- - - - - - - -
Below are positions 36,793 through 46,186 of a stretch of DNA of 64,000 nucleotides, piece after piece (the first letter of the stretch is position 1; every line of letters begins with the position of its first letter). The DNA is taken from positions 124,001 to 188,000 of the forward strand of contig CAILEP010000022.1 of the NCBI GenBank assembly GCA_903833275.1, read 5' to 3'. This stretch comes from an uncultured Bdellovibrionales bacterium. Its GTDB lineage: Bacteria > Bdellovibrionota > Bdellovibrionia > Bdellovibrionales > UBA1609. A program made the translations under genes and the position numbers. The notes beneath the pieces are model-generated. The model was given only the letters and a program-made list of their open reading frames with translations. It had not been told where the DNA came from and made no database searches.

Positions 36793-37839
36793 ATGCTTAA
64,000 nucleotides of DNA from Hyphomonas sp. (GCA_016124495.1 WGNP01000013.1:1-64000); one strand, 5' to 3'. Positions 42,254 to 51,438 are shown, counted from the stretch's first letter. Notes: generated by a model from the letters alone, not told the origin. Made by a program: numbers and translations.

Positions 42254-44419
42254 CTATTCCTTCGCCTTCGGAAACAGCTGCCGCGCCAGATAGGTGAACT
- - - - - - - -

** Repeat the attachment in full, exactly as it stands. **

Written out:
Below are positions 36,793 through 46,186 of a stretch of DNA of 64,000 nucleotides, piece after piece (the first letter of the stretch is position 1; every line of letters begins with the position of its first letter). The DNA is taken from positions 124,001 to 188,000 of the forward strand of contig CAILEP010000022.1 of the NCBI GenBank assembly GCA_903833275.1, read 5' to 3'. This stretch comes from an uncultured Bdellovibrionales bacterium. Its GTDB lineage: Bacteria > Bdellovibrionota > Bdellovibrionia > Bdellovibrionales > UBA1609. A program made the translations under genes and the position numbers. The notes beneath the pieces are model-generated. The model was given only the letters and a program-made list of their open reading frames with translations. It had not been told where the DNA came from and made no database searches.

Positions 36793-37839
36793 ATGCTTAA
64,000 nucleotides of DNA from Hyphomonas sp. (GCA_016124495.1 WGNP01000013.1:1-64000); one strand, 5' to 3'. Positions 42,254 to 51,438 are shown, counted from the stretch's first letter. Notes: generated by a model from the letters alone, not told the origin. Made by a program: numbers and translations.

Positions 42254-44419
42254 CTATTCCTTCGCCTTCGGAAACAGCTGCCGCGCCAGATAGGTGAACT